CABERINI, ENNOMINAE, GEOMETRIDAE, GEOMETROIDEA
(Photo: courtesy of Cathy Byrne, Moths of Victoria: Part 7)
This caterpillar is brown with squarish dark marks on the back of each segment. It was found feeding on
The adult moth has grey-brown wings, each with three variable blurred, sometimes blotchy, dark transverse arcs, the outer one often accompanied by a straightish transverse pale yellow line diverging to be wider near the costa.
At rest the wings are held flat. The moths have a wingspan of about 4 cms. The males have well-developed feathered antennae. The females have thread-like antennae.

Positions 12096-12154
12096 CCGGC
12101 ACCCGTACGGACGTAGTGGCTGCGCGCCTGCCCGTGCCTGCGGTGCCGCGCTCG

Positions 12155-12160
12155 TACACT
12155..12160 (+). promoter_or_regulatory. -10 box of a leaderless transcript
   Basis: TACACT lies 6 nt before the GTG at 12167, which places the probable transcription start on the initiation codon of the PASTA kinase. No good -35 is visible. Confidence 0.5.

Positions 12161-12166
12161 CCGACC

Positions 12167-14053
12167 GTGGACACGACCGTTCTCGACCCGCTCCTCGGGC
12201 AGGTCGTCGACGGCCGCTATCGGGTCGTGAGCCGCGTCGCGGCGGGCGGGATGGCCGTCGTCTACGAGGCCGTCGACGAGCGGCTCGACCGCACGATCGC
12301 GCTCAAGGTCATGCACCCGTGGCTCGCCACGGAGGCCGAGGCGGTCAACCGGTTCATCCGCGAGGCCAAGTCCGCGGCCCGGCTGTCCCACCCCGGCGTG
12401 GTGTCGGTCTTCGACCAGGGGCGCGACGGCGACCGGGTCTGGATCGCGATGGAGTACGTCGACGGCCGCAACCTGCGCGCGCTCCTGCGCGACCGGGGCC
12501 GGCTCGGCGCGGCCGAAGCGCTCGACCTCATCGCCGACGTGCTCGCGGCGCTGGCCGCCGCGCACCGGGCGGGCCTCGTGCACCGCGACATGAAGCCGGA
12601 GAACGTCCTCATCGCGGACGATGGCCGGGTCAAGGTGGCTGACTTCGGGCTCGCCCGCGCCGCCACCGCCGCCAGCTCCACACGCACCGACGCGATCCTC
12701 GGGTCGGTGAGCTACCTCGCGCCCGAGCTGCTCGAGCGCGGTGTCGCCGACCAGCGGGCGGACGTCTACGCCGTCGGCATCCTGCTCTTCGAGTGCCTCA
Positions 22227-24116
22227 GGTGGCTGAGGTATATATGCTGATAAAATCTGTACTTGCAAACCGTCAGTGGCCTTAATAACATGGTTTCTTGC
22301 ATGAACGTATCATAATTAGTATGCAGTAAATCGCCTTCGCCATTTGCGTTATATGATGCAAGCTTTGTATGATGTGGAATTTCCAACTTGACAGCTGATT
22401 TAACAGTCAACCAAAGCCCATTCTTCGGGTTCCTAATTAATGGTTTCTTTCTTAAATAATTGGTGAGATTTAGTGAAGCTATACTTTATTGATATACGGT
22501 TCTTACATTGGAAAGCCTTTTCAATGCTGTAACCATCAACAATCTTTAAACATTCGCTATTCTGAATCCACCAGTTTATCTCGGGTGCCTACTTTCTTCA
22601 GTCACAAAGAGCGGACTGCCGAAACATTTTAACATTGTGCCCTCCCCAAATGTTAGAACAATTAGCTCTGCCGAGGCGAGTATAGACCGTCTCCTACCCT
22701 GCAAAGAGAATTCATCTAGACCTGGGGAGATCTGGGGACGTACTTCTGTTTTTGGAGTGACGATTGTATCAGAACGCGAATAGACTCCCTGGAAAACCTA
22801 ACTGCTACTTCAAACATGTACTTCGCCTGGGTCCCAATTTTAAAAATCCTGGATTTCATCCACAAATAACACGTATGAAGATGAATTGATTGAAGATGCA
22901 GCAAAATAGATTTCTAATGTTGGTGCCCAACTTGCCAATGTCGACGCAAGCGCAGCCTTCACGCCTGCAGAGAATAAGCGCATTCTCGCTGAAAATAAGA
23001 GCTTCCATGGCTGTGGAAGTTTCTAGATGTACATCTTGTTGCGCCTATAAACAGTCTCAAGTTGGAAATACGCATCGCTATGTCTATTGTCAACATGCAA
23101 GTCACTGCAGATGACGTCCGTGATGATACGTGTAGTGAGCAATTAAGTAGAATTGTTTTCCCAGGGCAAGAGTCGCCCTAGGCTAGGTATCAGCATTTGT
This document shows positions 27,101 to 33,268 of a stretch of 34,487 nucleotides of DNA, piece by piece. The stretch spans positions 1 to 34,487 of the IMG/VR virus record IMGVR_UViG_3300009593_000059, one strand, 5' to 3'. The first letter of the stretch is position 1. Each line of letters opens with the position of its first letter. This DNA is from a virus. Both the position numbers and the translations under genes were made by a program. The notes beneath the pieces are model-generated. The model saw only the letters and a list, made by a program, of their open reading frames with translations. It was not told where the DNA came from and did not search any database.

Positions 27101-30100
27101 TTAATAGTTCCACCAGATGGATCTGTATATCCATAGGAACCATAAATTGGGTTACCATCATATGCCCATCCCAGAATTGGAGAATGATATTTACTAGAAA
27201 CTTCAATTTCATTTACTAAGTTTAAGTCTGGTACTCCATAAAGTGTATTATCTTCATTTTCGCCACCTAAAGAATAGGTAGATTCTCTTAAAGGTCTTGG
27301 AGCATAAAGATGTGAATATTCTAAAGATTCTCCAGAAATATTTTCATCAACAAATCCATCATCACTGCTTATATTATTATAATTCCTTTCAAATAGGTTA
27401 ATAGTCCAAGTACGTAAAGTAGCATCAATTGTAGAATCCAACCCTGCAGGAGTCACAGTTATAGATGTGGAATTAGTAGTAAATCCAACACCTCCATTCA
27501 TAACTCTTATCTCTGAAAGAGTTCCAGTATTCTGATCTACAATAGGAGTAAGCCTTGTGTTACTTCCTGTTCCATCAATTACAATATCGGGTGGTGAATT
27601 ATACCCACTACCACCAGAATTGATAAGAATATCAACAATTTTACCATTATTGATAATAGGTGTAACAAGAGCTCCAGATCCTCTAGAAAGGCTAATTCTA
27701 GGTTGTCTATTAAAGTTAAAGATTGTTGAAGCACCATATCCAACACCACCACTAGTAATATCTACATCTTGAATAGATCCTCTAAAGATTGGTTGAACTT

The eggs are oval with a fine embossed pattern of serrated ridges. Initially they are yellow, but they develop red markings as hatching approaches.
The species has been found in
This species is unplaced, and its genus is under review. This species has been synonomised with Casbia crataea by some taxonomists, but here, following Nielsen et al., we list them each separately.
Further reading :
Moths of Victoria: Part 7,
Bark Moths and Allies - GEOMETROIDEA (D),
Entomological Society of Victoria, 2016, pp. 6-7, 14-15.
Oswald B. Lower,
New Australian Heterocera,
Transactions of the Royal Society of South Australia,
Volume 18 (1894), p. 82.
(written 21 March 2018, updated 22 February 2020, 18 March 2021)